Devel::TraceDeps overrides the
require built-ins, so it can get finer-grained information about which modules were used by which module. It generates information about the dependencies, which you can then process with Devel::TraceDeps::Scan.
Devel::TraceLoad also overrides
require, but it doesn't override
do, so it might miss some dependencies in older code.
Module::PrintUsed looks at
%INC to identify dependencies, and prints a table with module name, version, and the local path where it was loaded from.
Module::Dependency::Grapher parses locally installed modules to determine the full dependency graph, which it can then dump as ASCII or one of several graph formats.
Perl::PrereqScanner is yet another PPI-based scanner, but is probably the best of the lot. App::PrereqGrapher uses
Perl::PrereqScanner to recursively identify dependencies, then generate a graph in a number of formats; the prereq-grapher provides a command-line interface to all of that.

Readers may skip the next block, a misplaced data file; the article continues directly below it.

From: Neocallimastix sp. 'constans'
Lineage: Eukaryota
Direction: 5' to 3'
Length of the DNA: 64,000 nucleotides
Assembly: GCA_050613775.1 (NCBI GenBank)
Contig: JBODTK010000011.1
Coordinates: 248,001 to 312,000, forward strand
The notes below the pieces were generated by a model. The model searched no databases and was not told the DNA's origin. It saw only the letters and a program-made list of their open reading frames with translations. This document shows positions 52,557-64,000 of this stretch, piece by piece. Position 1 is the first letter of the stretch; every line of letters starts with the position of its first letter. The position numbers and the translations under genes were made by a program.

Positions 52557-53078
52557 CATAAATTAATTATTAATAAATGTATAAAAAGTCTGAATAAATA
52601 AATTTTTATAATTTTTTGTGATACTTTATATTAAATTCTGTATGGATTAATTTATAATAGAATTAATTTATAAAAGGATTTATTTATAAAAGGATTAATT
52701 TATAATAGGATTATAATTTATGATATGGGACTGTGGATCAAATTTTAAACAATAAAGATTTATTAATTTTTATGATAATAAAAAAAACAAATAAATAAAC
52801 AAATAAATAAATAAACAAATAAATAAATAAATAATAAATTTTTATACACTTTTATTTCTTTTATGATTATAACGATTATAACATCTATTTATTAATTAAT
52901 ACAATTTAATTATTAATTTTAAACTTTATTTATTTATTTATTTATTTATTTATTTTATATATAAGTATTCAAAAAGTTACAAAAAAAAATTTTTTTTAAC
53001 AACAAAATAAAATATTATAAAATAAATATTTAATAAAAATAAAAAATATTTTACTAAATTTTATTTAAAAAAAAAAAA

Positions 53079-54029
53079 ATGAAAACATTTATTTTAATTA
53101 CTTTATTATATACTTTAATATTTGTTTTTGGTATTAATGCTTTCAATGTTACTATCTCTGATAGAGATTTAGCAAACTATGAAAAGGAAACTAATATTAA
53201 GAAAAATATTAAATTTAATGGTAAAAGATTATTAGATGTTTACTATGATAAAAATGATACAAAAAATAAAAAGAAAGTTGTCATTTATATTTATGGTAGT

Module::ExtractUse (not to be confused with the previous module!) uses Parse::RecDescent to parse perl files looking for
require statements. It doesn't recurse, so you just get the first level of dependencies.
Dist::Requires looks at the tarball for a module (or the extracted directory structure) and determines the immediate dependencies. It doesn't find the next level of dependencies and beyond, which CPAN::FindDependencies does.
hidecore option contributed by David Leadbeater,
output option contributed by Olivier Mengué (
perl -c support contributed by Olivier Mengué (
Proxy detection owes a lot to Olivier Mengué (
<email@example.com>), who submitted several patches and discussed the topic with me on IRC.
The thorough "SEE ALSO" section was written by Neil Bowers (
Please report any bugs or feature requests to
bug-devel-traceuse at rt.cpan.org, or through the web interface at http://rt.cpan.org/NoAuth/ReportBug.html?Queue=Devel-TraceUse. We can both track it there.
You can find documentation for this module with the perldoc command.
You can also look for information at:
Perl Hacks, hack #74
O'Reilly Media, 2006.
AnnoCPAN: Annotated CPAN documentation
RT: CPAN's request tracker
Copyright 2006 chromatic, most rights reserved.
Copyright 2010-2016 Philippe Bruhat (BooK), for the rewrite.
This program is free software; you can redistribute it and/or modify it under the same terms as Perl itself.